Whether you're a first-time homebuyer or a seasoned pro, the mortgage process can sometimes seem complex. You've been saving for a home, so where do you go from here? We've laid out the process below to help you navigate the homebuying journey.
1. Homework, homework, homework
Homework — there, we said it again. Before you make any major financial decisions it's important to do your homework. If you're reading this, you've already begun! But this is just the start. Take time to get familiar with the ins and outs of the process and know what to expect. If you've read article after article and you still have questions, a Chase Home Lending Advisor would be happy to help.
2. Check your credit score
First thing's first — you need to see if you're eligible for a mortgage. Getting a mortgage largely depends on your credit score. The higher your score, the better your chances of being approved for a loan. Generally, you'll want your score to be at least 620 or above. If it's not where you'd like it to be, there are plenty of ways to improve it, like reducing your balances or paying your bills on time. Having a strong credit score can lower your interest rate, so focus on improving your credit rating.
3. Understand your debt to income ratio
Lenders will ask questions about your financial situation, such as the amount of your monthly debt compared to your total monthly income or debt-to-income (DTI). This is the amount of money you bring in each month versus your monthly payments for things such as credit cards, auto and student loans. The lower your debt-to-income ratio, the more likely you’ll be approved for a mortgage loan.
4. Review your savings
If you're ready to buy a home, you may have already started saving for it. Review your savings and decide how much of it you can put towards a new home. Keep in mind things like emergency funds, insurance premiums and any large bills you'll have to pay soon. Deduct what you'll need in the near future to see how much you have left.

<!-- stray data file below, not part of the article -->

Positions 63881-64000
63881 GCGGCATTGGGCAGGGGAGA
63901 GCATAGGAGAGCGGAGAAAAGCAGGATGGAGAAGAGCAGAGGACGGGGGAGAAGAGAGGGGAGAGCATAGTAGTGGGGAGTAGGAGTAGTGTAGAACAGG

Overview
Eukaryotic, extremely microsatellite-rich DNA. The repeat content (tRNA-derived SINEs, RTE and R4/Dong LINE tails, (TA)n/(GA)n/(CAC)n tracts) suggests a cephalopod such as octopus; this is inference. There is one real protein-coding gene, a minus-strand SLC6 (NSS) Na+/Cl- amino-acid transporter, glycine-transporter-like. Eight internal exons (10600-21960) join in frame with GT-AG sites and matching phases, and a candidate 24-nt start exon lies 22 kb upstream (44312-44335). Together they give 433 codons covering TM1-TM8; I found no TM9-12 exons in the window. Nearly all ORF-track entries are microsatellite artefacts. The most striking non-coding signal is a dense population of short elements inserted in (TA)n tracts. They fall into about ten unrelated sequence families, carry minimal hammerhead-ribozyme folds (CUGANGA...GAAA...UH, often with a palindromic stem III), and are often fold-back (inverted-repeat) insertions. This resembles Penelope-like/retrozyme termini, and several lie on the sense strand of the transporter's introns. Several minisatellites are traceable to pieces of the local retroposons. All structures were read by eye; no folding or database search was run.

5. Decide on a down payment amount
Now that you know how much you can spend on your new home, do the math to see how much of a down payment you can afford. Ideally, you'd be able to put a 3%-20% down payment on a home. A loan-to-value (LTV) > 80% generally requires that you pay private mortgage insurance (PMI). PMI generally requires a premium that will be added to the total monthly mortgage payment and is considered in your total DTI.
6. Choose a mortgage term
Now it's time to dive deeper into the world of homeownership. Decide what kind of mortgage you want and more importantly what's in your budget: 30-year fixed-rate, 15-year fixed-rate, an adjustable-rate mortgage are just some examples of the terms available. If you're not sure what those terms mean there are many resources to help you research the different types of mortgages. Do your homework and pick the one that best fits your unique needs.
7. Find your real estate agent
A good real estate agent is a valuable asset. They can answer questions, help you look for homes within your budget and assist you throughout the homebuying journey. Without a real estate agent, you could find yourself to be at a disadvantage to a buyer that has an Agent representing them. Realters are there to help make things as easy as possible and the seller is responsible for paying the majority of their fees.
8. Determine your closing costs